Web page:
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Backlog in COVID-19 test reporting leads to Illinois’ highest daily caseload ever — 5,368 — and reveals stretch rivaling numbers in May

While inflated, the new cases reported on Friday still put the state in a dangerous position. If the backlog only began on Tuesday, as officials say, that means the state averaged 2,587 new cases over the past four days.

Coronavirus tests are administered at a drive-thru site at Dr. Jorge Prieto Math and Science Academy, 2231 N. Central Ave. in May.
Coronavirus tests are administered at a drive-thru site at Dr. Jorge Prieto Math and Science Academy, 2231 N. Central Ave. in May.
Ashlee Rezin Garcia/Sun-Times file

Public health officials on Friday blamed a slowdown in Illinois’ coronavirus test reporting system for the state’s largest-ever batch of new COVID-19 cases reported in a single day: 5,368.

The unprecedented caseload was confirmed among a whopping 149,273 tests reported by the Illinois Department of Public Health, the result of a backlog that officials say they discovered earlier this week.

Labs submit their test results electronically to the state every day, but the state’s data processing system began working “slower than normal” on Tuesday, according to Derek Lindblom, head of the state’s testing team.

By the time the delay was cleared Thursday afternoon, a testing backlog of up to two days had piled up, Lindblom said.

“Even a short delay of a day or a day and a half in processing will lead to a significant increase in test reporting,” Lindblom said.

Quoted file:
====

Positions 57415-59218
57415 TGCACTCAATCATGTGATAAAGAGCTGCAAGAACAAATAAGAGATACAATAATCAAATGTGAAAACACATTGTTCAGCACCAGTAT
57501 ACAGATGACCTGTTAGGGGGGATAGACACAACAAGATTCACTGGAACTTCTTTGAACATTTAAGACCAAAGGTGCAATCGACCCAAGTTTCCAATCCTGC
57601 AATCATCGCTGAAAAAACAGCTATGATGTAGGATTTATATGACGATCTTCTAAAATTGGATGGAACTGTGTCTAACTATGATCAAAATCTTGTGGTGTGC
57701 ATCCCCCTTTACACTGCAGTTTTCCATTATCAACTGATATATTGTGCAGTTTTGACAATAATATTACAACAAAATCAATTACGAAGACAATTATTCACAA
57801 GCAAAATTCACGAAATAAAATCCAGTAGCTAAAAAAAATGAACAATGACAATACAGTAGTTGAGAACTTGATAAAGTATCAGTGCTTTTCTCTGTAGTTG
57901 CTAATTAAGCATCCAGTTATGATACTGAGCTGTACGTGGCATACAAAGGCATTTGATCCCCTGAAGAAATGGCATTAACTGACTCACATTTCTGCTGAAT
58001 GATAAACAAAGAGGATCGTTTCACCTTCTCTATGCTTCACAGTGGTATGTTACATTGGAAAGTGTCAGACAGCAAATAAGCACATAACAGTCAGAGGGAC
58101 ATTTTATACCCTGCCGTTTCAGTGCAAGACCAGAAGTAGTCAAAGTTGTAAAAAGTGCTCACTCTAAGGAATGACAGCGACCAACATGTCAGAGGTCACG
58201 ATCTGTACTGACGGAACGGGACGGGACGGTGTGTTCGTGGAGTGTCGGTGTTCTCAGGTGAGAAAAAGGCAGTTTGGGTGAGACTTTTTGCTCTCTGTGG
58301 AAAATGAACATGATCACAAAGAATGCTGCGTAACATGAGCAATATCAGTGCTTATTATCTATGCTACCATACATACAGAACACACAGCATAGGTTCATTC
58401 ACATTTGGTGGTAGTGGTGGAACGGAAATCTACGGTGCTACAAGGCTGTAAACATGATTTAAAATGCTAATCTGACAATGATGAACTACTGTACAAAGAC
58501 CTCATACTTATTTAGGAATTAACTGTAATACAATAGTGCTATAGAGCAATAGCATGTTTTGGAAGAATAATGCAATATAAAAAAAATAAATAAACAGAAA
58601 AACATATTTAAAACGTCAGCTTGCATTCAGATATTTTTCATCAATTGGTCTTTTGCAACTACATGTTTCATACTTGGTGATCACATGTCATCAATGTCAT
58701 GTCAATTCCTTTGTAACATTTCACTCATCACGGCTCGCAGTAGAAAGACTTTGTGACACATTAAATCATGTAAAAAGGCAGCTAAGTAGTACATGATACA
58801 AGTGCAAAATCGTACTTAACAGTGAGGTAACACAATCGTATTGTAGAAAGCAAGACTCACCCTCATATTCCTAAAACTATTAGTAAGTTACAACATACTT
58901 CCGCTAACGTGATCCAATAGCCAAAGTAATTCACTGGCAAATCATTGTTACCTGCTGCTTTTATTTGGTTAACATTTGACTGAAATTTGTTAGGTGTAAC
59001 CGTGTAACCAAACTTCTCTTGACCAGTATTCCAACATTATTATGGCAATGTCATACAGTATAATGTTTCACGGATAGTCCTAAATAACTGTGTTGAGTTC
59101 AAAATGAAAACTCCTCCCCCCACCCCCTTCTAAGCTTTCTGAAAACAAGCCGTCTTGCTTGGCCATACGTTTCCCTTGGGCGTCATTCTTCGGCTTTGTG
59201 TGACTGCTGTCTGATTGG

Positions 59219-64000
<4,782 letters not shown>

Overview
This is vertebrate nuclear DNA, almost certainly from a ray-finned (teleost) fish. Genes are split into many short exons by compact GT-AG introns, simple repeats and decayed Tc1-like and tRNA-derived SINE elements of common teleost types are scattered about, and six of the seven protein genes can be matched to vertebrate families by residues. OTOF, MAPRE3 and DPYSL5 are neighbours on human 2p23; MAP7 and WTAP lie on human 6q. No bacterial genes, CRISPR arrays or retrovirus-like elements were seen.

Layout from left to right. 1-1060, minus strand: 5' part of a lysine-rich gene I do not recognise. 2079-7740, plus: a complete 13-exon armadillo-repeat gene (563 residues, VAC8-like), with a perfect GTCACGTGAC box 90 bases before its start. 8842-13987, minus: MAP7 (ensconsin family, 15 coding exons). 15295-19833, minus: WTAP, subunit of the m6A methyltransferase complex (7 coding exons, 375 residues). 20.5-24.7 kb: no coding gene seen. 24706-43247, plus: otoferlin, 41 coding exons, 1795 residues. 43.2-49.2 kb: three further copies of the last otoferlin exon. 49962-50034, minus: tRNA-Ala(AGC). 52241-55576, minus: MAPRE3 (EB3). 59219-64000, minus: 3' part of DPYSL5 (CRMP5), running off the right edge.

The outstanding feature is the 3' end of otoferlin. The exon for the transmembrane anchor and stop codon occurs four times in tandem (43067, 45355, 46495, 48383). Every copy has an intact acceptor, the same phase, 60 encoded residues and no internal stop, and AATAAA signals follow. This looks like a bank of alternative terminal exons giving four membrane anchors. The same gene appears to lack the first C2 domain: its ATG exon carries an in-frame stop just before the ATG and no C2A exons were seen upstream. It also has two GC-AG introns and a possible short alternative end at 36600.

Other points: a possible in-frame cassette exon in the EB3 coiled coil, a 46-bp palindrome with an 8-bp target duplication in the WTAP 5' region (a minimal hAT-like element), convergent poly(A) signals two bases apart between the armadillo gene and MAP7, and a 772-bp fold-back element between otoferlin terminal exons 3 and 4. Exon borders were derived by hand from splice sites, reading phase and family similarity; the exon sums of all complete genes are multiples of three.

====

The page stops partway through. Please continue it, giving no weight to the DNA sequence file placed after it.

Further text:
Friday’s daily case count soared past the previous high of 4,014 new cases reported at Illinois’ initial height of the pandemic May 12. And the test count dwarfed the state’s previous high of 56,766 tests reported Aug. 22.

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Still, the unloaded backlog actually lowered the state’s average testing positivity rate over the last week to 4.1%, down three notches from Illinois’ rolling rate as of Thursday.

Lindblom said the backlog wouldn’t affect the positivity rates for individual counties or regions. Those are the numbers experts use to gauge how quickly the virus is spreading.

“The tests are still the exact same tests. There was just a delay in the processing of the tests,” Lindblom said. “The trailing averages are all the same, which is what our decision-makers use.”

But the testing pileup does explain in part why the state reported only 1,360 cases Thursday, Illinois’ lowest daily number in more than three weeks.

And while inflated, the new cases reported on Friday still put the state in a dangerous position. If the backlog only began on Tuesday, as officials say, that means the state averaged 2,587 new cases over the past four days. That’s not far off from a peak four-day stretch in May when Illinois was reporting 2,841 cases per day.

Jordan Abudayyeh, press secretary for Gov. J.B. Pritzker, countered that the statewide positivity rate “has remained fairly stable this week” and said the apparent uptick in cases “is generally proportionate to the growth in tests.”